Mark Jackson

Now let me bring up a name that has been tied to the Sixers as a possible Brett Brown replacement. The Brett stans will often toss his name out there as a reason why Brown shouldn’t be fired. “Who will we bring in?! You think Mark Jackson is better?!” Well no, I don’t. And that’s not where I’m headed with this. Rather, I’d like to use Jackson as another example of the potential benefit of moving on.

You likely remember that Mark Jackson was the head coach of the Golden State Warriors from 2011-2014. Prior to Jackson taking over, the Warriors had reached the playoffs ONE (read that again, one) time over the previous 17 seasons. In just his second year with GSW, he led them to 47 wins and a postseason appearance. He followed that up the next year with a 51 win team and another trip to the playoffs, the first time the Warriors had made back-to-back playoffs since 1992.

And then he was fired. Wait, what?

Surely, someone like Gregg Popovich or Phil Jackson must have become available then. Why would you ever fire someone who just brought you success unless there was a clear better option out there?! And yet, that’s what the Warriors did. There wasn’t a Pop or Phil out there. There were a bunch of question marks. And the firing of Mark Jackson led to those same questions among Warriors fans that many of you Sixers fans are asking today.

Maybe a home run hire exists somewhere across the basketball landscape, but it won’t come free of risks.
Would someone like Steve Kerr, Kevin Ollie or Fred Hoiberg immediately vault the Warriors into contention? Of course not, and that’s making the assumption that any would have interest in this position. Ditto for the likes of Stan Van Gundy or Lionel Hollins.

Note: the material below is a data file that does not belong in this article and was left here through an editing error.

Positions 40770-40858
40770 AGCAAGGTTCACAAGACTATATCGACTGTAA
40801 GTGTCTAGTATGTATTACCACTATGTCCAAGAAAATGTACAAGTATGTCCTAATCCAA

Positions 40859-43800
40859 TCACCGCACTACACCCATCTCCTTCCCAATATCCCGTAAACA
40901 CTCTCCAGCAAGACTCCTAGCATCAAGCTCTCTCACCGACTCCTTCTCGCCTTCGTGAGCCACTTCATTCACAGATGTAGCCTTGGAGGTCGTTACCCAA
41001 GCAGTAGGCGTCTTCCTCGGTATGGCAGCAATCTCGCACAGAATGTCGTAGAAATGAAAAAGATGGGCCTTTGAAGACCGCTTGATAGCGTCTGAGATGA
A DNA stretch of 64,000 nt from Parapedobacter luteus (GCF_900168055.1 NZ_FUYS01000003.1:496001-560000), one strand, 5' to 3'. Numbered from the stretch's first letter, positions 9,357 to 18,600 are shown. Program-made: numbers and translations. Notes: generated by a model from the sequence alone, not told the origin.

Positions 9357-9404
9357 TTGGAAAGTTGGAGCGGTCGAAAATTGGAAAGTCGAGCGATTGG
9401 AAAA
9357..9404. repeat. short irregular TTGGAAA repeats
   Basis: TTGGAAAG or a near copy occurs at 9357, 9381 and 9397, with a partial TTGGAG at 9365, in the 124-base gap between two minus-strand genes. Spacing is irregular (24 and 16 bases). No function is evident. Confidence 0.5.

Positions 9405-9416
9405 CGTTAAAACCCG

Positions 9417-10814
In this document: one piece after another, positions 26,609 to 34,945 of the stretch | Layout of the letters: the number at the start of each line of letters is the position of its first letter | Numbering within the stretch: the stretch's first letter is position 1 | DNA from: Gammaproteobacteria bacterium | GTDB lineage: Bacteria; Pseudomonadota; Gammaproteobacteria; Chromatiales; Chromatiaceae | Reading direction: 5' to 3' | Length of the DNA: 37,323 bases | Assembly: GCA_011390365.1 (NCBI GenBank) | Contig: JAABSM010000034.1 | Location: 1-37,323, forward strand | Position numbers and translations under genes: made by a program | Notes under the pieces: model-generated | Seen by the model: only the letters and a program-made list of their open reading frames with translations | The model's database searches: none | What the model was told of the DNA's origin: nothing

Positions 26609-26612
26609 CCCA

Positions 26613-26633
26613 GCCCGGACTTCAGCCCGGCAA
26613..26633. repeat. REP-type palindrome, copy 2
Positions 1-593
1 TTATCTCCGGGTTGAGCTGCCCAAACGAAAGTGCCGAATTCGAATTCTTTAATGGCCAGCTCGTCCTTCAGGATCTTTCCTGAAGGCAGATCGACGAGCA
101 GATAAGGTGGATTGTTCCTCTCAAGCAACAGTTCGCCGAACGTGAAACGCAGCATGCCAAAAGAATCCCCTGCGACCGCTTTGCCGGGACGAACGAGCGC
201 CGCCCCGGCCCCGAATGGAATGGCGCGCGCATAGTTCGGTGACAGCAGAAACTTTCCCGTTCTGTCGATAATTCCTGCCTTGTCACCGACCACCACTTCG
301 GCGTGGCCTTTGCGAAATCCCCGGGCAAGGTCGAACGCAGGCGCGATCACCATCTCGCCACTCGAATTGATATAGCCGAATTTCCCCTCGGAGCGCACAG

And Tom Thibodeau? Good luck getting the Chicago Bulls to allow him to walk with three years left on his deal.
The Warriors clearly wanted a better coach than Jackson, but where’s the guarantee that person is even available?

Zach Buckley of Bleacher Report, Mark Jackson Victim of Golden State Warriors’ Insane Expectations.

That quote – and the article as a whole – eerily mirrors the exact sentiments of Sixers fans regarding moving on from Brett Brown. But here’s the answer to the last question in that quote: THERE ISN’T A GUARANTEE. And frankly, that’s okay. It still doesn’t make it a good argument to not move on from someone. I’d say taking the risk of the unknown (hiring Steve Kerr, a former player who had never coached a game of basketball at any competitive level in his life) over the status quo (no matter how good that status quo felt at the time) worked out alright for the Warriors.

Don’t Make Decisions Based Off Fear

Listen, as I said in the beginning, I’m a Brett Brown guy. I think firing him would be very impatient and ultimately a mistake for the Sixers. But my reasoning goes far beyond the fear of the unknown. When you’re arguing that Brown should stay around because “well what if the next guy isn’t as good,” then you’re grasping at straws. And the Fire Brett crowd knows they’ve already won. Don’t make decisions based off fear. Make decisions based off what is right.

Brett Brown is the right coach for this job for a whole gambit of reasons, none of which include that no one else good enough exists. Because we just simply can’t make that statement. So stop grasping at straws and get back to supporting Brett Brown for what he’s done to earn that support. Whether he ends up leading us to the Conference Finals or not, he’s proven himself worthy of another year. And not because we’re afraid that everyone else sucks.